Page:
- The Washington Times - Monday, July 11, 2005

The U.S. Supreme Court is too important for mediocrities. The justices chronically write ill-reasoned opinions that sow rather than dispel confusion. Insipid minds incline toward major constitutional blunders.

Justice Henry Brown pronounced the “separate but equal” doctrine in Plessy v. Ferguson (1896); Justice Rufus Peckham embraced free enterprise and Herbert Spencer’s Social Statics as constitutional mandates in Lochner v. New York (1905); Chief Justice William Howard Taft declared wiretapping and electronic surveillance outside the limits of the Fourth Amendment in Olmstead v. United States (1928); and Justice Harry Blackmun summoned into being a constitutional right to abortion in Roe v. Wade (1973).

President George W. Bush should thus resist the personal temptation to appoint Attorney General Alberto Gonzalez as opposed to trenchant legal thinkers to the Supreme Court. That resistance should be fortified by the outlandish opinion of Justice David Souter, appointed by President Bush’s father, holding unconstitutional the posting of the Ten Commandments in two county courthouses in McCreary County Kentucky v. American Civil Liberties Union of Kentucky (June 27, 2005).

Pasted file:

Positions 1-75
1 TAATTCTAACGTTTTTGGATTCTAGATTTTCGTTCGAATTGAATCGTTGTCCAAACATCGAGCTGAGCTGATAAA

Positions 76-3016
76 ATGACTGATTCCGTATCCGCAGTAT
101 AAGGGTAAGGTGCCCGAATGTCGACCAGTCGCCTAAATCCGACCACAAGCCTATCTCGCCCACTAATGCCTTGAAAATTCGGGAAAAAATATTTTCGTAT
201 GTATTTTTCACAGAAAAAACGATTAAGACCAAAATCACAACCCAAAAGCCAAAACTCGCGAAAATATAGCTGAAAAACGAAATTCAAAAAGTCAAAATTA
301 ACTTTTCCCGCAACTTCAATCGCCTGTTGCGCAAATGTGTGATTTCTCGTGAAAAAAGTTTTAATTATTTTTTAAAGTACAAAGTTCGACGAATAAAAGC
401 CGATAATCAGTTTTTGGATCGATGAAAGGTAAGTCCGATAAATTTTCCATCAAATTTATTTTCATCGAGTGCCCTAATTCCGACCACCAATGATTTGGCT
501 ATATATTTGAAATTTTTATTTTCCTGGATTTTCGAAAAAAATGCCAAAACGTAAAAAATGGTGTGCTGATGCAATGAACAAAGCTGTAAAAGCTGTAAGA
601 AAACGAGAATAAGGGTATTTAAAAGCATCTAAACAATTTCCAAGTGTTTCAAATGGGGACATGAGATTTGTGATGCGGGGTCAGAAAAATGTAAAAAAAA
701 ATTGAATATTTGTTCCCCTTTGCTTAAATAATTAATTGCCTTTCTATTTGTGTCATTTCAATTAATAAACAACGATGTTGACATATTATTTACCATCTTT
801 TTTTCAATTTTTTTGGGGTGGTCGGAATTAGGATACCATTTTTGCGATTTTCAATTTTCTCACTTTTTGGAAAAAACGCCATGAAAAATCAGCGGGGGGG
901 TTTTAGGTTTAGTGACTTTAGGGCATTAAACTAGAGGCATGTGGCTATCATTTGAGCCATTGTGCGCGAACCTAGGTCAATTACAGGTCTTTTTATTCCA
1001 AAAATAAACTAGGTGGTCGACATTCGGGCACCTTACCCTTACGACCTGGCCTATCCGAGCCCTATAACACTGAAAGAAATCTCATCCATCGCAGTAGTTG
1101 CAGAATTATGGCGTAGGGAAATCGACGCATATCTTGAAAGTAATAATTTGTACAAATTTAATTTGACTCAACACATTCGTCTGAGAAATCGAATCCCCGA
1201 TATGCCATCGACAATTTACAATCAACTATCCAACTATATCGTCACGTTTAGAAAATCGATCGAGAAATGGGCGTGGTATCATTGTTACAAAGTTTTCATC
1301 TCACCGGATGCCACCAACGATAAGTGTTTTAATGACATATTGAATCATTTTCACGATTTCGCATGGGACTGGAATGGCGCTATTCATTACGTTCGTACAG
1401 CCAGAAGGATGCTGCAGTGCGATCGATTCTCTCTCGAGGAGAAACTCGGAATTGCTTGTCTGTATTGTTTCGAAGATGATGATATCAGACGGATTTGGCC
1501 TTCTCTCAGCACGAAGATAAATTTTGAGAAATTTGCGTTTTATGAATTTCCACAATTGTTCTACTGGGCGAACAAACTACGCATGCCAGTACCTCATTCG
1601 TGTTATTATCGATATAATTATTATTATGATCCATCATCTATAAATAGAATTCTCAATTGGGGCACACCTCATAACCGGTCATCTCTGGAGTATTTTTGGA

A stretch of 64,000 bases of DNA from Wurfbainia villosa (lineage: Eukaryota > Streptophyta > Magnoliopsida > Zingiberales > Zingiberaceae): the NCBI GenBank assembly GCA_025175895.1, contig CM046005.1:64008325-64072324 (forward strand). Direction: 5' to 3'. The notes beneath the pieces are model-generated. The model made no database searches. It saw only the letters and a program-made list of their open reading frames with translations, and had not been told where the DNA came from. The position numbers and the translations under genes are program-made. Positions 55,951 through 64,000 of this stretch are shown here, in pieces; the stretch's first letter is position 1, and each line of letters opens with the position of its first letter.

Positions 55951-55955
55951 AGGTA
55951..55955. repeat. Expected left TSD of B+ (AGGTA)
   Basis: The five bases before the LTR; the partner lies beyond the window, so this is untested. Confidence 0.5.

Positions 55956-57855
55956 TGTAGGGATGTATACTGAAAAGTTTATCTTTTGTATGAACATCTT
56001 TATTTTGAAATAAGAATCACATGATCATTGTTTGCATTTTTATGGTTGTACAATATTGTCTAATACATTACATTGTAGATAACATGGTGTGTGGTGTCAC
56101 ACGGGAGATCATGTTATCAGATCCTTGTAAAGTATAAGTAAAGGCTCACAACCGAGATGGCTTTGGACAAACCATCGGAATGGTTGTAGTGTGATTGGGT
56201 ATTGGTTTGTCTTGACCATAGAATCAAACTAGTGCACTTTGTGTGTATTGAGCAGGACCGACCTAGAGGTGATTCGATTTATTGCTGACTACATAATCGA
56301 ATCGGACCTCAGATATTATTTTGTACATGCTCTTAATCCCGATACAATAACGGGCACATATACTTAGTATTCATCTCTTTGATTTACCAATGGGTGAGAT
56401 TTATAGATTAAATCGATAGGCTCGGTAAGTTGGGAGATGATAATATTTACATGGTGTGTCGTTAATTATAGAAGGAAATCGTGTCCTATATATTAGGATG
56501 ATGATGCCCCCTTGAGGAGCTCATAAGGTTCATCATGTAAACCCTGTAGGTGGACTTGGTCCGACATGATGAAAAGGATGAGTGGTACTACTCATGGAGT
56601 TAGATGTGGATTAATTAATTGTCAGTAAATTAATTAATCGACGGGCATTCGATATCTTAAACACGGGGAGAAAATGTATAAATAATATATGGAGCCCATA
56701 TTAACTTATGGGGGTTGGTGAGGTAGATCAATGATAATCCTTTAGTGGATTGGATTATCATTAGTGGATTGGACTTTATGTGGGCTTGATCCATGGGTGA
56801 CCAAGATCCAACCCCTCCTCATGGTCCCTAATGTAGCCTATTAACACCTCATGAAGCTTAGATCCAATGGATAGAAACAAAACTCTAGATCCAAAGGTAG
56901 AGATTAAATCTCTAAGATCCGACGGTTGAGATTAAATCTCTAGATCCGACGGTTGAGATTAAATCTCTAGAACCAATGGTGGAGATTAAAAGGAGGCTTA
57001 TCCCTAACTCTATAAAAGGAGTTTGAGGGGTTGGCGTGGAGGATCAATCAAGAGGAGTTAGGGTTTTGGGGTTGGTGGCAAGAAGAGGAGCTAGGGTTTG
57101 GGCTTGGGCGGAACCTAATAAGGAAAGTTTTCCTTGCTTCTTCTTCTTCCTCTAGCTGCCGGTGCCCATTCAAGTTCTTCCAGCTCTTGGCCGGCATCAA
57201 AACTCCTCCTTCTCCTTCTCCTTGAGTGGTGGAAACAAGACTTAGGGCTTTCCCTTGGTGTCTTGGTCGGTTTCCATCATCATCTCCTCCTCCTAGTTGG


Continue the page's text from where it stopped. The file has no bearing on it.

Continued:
Both Mr. Gonzalez and Justice Souter inhabit a mediocre intellectual universe. Thus, the former could be expected to author opinions that smack of McCreary County.

The First Amendment prohibits Congress from enacting laws “respecting an establishment of religion,” such as erecting a national church or punishing recusancy or heresy. The establishment clause does not forbid official acknowledgments of religion or God, as in the Declaration of Independence or in Thanksgiving Proclamations issued by various presidents. Further, the Congress that endorsed the Bill of Rights provided for legislative prayer, a practice that endorsed religion yet was sustained in Marsh v. Chambers (1983).

The establishment clause did not create a “heckler’s veto” right to silence any noncoercive official recognition of God to avoid anxieties in nonbelievers. Indeed, the First Amendment’s protection of free speech and freedom of religion contemplate confronting citizens with differing or infuriating expression.

As the Supreme Court elaborated in Terminiello v. Chicago (1949), free speech “may strike at prejudices and preconceptions and have profound unsettling effects as it presses for acceptance of an idea.” The government itself speaks every day in ways that please some but anger others. Citizens in a democracy should expect to tolerate opposing ideas or creeds without psychological trauma or distress.

Justice Souter preposterously concluded in McCreary County that a passive display of the Ten Commandments in a courthouse violated the establishment clause because the posting’s predominant purpose was religious, not secular. Accordingly, nonbelievers who viewed the Commandments might have felt psychologically alienated or distraught.